National Gallery of Art - EXHIBITIONS
American Impressionism and Realism

Biography: John Singer Sargent, 1856 - 1925


John Singer Sargent 1856 - 1925 Born in Florence in 1856 to expatriate American parents, John Singer Sargent received his first formal art instruction in Rome in 1868, and sporadically attended the Accademia delle Belle Arti in Florence between 1870 and 1873. In 1874 he was accepted at the Paris studio of the portraitist Emile-Auguste Carolus-Duran, and the next fall entered the Ecole des Beaux-Arts to study drawing. He began to exhibit at the Salon in 1877. Over the next few years several experiences had a significant impact on Sargent's artistic development: during a trip to Spain in 1879 he copied paintings by Velázquez at the Prado; in 1880 he visited Belgium and Holland, where he copied works by Frans Hals; and in 1881 he met James McNeill Whistler in Venice.

During the 1870s and 1880s, Sargent painted genre scenes, based in part on his travels to Spain and Venice, but it was his remarkable skills as a portraitist upon which his reputation rested. The scandal caused by Sargent's daring portrait of Madame Gautreau at the Salon of 1884 precipitated his departure to London the following year. In England, Sargent's style of working was seen as peculiarly French. In 1885 he joined Francis David Millet in the Worcestershire village of Broadway, where he began his masterpiece of English impressionism, Carnation, Lily, Lily, Rose. By 1886, he had made London his permanent home. A year later, Sargent visited and worked with Monet at Giverny, and made his first professional trip to America, where the demand for his portraiture brought him considerable fame.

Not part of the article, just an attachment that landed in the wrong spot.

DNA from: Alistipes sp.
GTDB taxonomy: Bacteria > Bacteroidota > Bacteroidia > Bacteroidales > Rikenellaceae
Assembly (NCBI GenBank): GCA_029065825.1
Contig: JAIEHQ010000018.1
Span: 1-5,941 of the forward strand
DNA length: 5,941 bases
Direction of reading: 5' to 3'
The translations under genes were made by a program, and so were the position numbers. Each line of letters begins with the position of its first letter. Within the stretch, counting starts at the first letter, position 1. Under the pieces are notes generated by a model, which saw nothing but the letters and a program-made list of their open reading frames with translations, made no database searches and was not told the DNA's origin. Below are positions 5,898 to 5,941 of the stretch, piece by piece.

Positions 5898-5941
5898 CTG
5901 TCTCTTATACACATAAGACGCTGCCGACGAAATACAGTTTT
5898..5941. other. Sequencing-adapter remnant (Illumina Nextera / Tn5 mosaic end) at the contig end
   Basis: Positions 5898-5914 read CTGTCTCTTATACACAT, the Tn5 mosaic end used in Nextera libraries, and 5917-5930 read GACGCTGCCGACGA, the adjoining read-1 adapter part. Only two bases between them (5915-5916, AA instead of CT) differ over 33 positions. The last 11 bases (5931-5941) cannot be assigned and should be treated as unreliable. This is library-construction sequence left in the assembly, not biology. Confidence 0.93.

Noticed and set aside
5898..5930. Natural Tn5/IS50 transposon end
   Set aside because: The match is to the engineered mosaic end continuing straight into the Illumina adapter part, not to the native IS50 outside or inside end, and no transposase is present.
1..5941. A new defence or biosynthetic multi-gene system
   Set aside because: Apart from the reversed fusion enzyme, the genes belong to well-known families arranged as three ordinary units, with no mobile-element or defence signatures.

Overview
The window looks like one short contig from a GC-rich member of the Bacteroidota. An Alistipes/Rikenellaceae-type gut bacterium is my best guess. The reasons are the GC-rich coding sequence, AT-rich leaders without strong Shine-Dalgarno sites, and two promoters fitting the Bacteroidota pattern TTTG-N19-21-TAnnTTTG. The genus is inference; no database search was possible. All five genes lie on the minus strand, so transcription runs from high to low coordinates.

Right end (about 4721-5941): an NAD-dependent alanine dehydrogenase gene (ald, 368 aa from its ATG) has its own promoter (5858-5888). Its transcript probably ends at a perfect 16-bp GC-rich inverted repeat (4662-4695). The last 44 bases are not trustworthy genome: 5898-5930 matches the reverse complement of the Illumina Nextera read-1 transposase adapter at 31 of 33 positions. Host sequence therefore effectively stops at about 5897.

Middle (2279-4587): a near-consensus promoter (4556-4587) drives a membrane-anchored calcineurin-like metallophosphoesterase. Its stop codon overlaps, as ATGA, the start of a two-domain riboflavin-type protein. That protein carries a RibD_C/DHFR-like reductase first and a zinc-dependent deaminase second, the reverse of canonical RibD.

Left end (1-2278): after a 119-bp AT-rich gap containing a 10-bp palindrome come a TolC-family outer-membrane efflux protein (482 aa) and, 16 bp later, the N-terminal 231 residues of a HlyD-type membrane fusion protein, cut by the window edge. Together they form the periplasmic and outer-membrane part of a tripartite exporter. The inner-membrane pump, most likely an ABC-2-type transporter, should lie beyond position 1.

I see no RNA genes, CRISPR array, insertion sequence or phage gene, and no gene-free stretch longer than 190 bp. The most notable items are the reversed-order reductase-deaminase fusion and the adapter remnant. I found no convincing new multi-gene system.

In 1897 he was elected an academician at the National Academy of Design, New York, and the Royal Academy of Art, London, and he was made a member of the Legion of Honor in France.

By the turn of the century Sargent was recognized as the most acclaimed international society portraitist of the Edwardian era, and his clientele included the most affluent, aristocratic, and fashionable people of his time. Sargent chafed in later life at the limitations of portraiture, and around the turn of the century he worked increasingly at other subjects and in other mediums, particularly watercolor, in which he was extraordinarily gifted.

Although an expatriate who lived in London, Sargent was committed to America's cultural development and executed important mural decorations for the Boston Public Library (1890 - 1919), the Museum of Fine Arts, Boston (1916 - 1925), and Harvard University's Widener Library (1921 - 1922). He died in London in 1925.


Charteris, Evan. John Sargent. New York, 1927.

Downes, William Howe. John S. Sargent: His Life and Work. Boston, 1925.

Fairbrother, Trevor J. John Singer Sargent. New York, 1994.

Hills, Patricia, et al. John Singer Sargent [exh. cat., Whitney Museum of American Art] (New York, 1986).

Kilmurray, Elaine, and Richard Ormond, eds. John Singer Sargent [exh. cat., Tate Gallery; National Gallery of Art; Museum of Fine Arts, Boston] (London, 1998).

Mount, Charles Merrill. John Singer Sargent: A Biography. Rev. ed. New York, 1969.

Ratcliff, Carter. John Singer Sargent. New York, 1982.

See also, John Singer Sargent exhibition brochure, 1999.